Kirsten McCann has set the bar in South African women’s rowing. Photo: Reg Caldecott

JOHANNESBURG – The swan glides gracefully across the water meticulously, placing the oars back into the glimmering water in search of the perfect catch with each stroke.

Kirsten McCann makes it look effortless, but hidden beneath the water’s surface, she hides her ruthless nature, all in pursuit of executing the flawless race.

Still a year away from entering her 30s, McCann has already reached incredible heights in the sport, distinguishing herself as one of the great South African rowers.

Almost 10 years since making her debut at the Beijing Olympic Games, McCann is finally reaping the benefits of years of self-sacrifice and dedication.

McCann was the first South African woman to win a medal at the Under-23 World Championships, when she finished third in the lightweight single sculls in 2010.

Three years later, she became the World Student champion, before breaking new ground winning the 2015 world lightweight double sculls bronze medal with Ursula Grobler.

Blazing a trail for women’s rowing, McCann became the first South African female to win a gold medal at a World Cup regatta in Lucerne in July.

In just over a week, McCann could once again strike a blow for female sport in the country as she eyes a world title to add to her growing list of accolades.

But it is not titles or silverware that haunts McCann’s dreams – they are mere by-products in the search for perfection.

Content with an 18-kilometre set she had just finished at a pre-world championship camp on Tzaneen Dam – or ‘The Land of Speed’ as the rowers like to call it – McCann smiles with a twinkle in her piercing blue eyes.

“I think it is really cool to have something like that (a world title), but to be honest, I can’t say I’ve thought about it that much at all,” McCann said.

“The training is pretty hectic at the moment, that I think of getting through one session at a time and I have tried to master the stroke and every little bit of it.

“My goal this year is to be as fast as humanly possible in the single scull, and that to me is to be faster than I’ve ever been.”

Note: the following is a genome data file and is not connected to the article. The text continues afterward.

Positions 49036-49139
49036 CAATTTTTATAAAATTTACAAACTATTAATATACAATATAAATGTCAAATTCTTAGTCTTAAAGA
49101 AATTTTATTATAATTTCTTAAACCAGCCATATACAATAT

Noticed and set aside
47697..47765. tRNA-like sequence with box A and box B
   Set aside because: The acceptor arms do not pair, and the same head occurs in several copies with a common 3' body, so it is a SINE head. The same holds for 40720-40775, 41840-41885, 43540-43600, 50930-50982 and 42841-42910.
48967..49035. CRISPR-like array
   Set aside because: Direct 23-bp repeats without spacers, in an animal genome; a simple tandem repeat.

McCann places a high premium on mastering her stroke and executing her race to the best of her ability.

That is what drives her, that is what has kept her in the sport for so many years, and what will keep her committed until at least the Tokyo Olympic Games, and hopefully beyond.

“The other day I was watching a video of me racing back as a student, and I thought okay, I’ve moved on from then,” McCann said from the banks of the Tzaneen Dam.

“But it has been progression. At that time I wanted to win and be the best at Student Games, then that happened, so I feel it is a natural progression.

“It is very cool to win, but my personal goal is just to be the best athlete. I would love to be one of the best lightweight women in the world, where people respect you.”

McCann and Olympic men’s pair silver medallist Shaun Keeling were one of national coach Roger Barrow’s first products from the rowing academy he started in Pretoria nearly 13 years ago. 

Barrow’s emphasis on excellence shines through in one of his best protégés, as she continues her single-minded pursuit for the perfect race heading into the world championships.

“Going into the world championships, it is about laying down my absolute best race and keeping the focus on my boat,” McCann said.

“I’ll be happy if I can get off a win and I raced it how I envisioned it, and how I’ve prepped it with Roger, but I would be disappointed if I get off the water when I didn’t execute a good race.”

McCann has been one of the shining lights in women’s sport in South Africa at a time that female role models are few and far between, in what is considered to be a male-dominated industry.

She hopes her success in the boat will not only inspire other female rowers to persist, but prove to women in general that they can make a career out of sport.

“I want girls in South Africa to see that you can achieve because a lot of them come from school rowing, and they do a bit of varsity rowing and give up and go on with their careers,” she said.

“I am also trying to promote rowing, so by maybe by achieving a good result, they will maybe be inspired to carry on.

“It goes beyond rowing. I was so disappointed that we didn’t have any female swimmers at the Games, for example.”


Saturday Star